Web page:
Usql offers a single user interface for managing multiple database systems

Variables and System Interaction

One thing I particularly like in usql is its capability to interact with the system it runs on. In Linux, you can type \! to open an interactive shell. Typing \! followed by a shell command will just execute the command and then return you to the usql prompt. Usql also lets you set and use environmental and also internal variables. For example:

#> \set MY_NAME 'Marco'
#> \set MY_NAME = 'Marco'
#> \unset MY_NAME

In the first line, the \set meta command defines a variable and assigns a value to it. Without parameters, it shows names and values of all the previously defined variables. The \unset command, of course, deletes the specified variable. The command on the last line is, in my opinion, the most powerful, because it assigns a value (in this case, the current value of an internal variable called FOUND_CUSTOMERS) to an external variable. This feature is an efficient way for a usql script to pass what it finds in a database to whatever other script had called it. The snippet of pseudo code in Listing 1, which may be a part of any Linux shell script using usql to interact with databases, sums up the two methods:

Listing 1

Shell Script Pseudo Code

01 usql -f myusqlscript_1 -C -o USQL-OUTPUT.csv
02 usql -f myusqlscript_2
03 echo "The number of customers is $NUMBER_OF_CUSTOMERS"

In Line 1, usql executes the queries found in the file myusqlscript_1 and writes the result, in CSV format, to a file called USQL-OUTPUT.csv. In Line 2, usql executes the contents of the file myusqlscript_2 without creating any file. However, if the file myusqlscript_2 contains this combination of usql commands already:


then the shell script of Listing 1 will find the result of the work done by usql inside $NUMBER_OF_CUSTOMERS and will reuse as needed (see line 3). Of course, no data exchange method between usql and shell script is better than the other.

Most of the time, an output file is a more efficient way to store and pass around lots of output, and environment variables may be more convenient to exchange one or a few values.

Like normal shell scripts, usql meta commands can use back ticks, that is, inverted single quotes, to assign the output of a command to a variable. At the usql prompt, or in a usql file, you may write statements like the following:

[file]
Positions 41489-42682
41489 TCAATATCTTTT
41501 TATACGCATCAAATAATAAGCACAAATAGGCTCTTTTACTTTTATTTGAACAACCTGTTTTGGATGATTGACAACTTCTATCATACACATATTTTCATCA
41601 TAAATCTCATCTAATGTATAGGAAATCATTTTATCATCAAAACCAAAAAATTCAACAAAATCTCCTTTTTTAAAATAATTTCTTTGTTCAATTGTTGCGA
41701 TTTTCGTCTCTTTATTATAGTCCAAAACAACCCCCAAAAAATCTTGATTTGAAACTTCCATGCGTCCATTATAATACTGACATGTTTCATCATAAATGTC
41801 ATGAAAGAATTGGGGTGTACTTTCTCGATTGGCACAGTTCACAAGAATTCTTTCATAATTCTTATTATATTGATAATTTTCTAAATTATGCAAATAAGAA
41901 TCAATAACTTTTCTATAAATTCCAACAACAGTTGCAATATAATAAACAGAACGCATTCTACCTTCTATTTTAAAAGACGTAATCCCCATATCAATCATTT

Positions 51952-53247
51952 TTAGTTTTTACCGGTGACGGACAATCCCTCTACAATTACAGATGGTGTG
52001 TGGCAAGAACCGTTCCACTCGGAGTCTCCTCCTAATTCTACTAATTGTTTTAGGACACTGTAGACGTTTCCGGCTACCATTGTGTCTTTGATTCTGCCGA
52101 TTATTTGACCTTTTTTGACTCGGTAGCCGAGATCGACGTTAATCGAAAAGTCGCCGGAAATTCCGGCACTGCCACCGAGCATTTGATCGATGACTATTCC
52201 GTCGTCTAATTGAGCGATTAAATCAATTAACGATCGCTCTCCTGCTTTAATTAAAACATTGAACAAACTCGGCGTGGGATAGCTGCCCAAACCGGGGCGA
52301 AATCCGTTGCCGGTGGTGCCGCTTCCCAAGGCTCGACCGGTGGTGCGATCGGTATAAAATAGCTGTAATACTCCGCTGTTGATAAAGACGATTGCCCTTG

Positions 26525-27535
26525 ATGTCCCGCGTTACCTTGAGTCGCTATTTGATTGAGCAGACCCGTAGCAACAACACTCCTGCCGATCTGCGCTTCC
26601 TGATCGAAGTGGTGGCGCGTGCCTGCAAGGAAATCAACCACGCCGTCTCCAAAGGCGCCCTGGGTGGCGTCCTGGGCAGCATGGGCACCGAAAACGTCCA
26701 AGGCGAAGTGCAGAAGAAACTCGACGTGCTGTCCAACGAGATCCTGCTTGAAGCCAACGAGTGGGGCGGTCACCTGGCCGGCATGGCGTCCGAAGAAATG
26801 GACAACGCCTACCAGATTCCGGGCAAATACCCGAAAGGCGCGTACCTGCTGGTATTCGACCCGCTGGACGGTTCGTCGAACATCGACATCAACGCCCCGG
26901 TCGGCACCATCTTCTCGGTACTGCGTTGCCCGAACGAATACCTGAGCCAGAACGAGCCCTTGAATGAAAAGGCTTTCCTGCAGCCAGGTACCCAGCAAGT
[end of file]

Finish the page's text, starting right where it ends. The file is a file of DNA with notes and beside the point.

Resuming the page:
\echo Welcome `echo $USER`
Welcome marco

but you may also combine this feature with the \set meta command to save values obtained from the shell in some variable:

=> \set MY_NAME `echo $USER`
=> \echo :MY_NAME

The last \echo statement introduces one final feature of usql: variable interpolation. Once you have created a variable and assigned a value to it with \set, you can substitute its value to its name in composite statements, just like you can in shell scripts. All you have to do is prefix the variable name with a colon:

=> \set CURRENT_CUSTOMER marco
=> \set CURRENT_TABLE sales
=> select * from :CURRENT_TABLE where "name" = :'CURRENT_CUSTOMER';
=> \p
=> select * from sales where "name" = 'marco';
=> \g

Usql can handle variable names and interpolated strings – either alone or enclosed in single or double quotes, depending on the SQL syntax of the current database. As long as you place a colon before the name and any quotes, usql will understand that what follows is a variable name that should be replaced with the value of the variable before executing the query.


Usql is a useful tool that lets you interact with several different database systems from a single interface. You can also run scripts and access Linux command line programs. You can even run scripts that let you generate usql command files on the fly. If you work with database systems, I hope this tutorial will encourage you to try out usql, because it could save you a lot of time.

The Author

Marco Fioretti is a freelance author, trainer, and researcher based in Rome, Italy, who has been working with Free and Open Source Software since 1995 – and on open digital standards since 2005. Marco is a Board Member of the Free Knowledge Institute (, and he blogs about digital rights at

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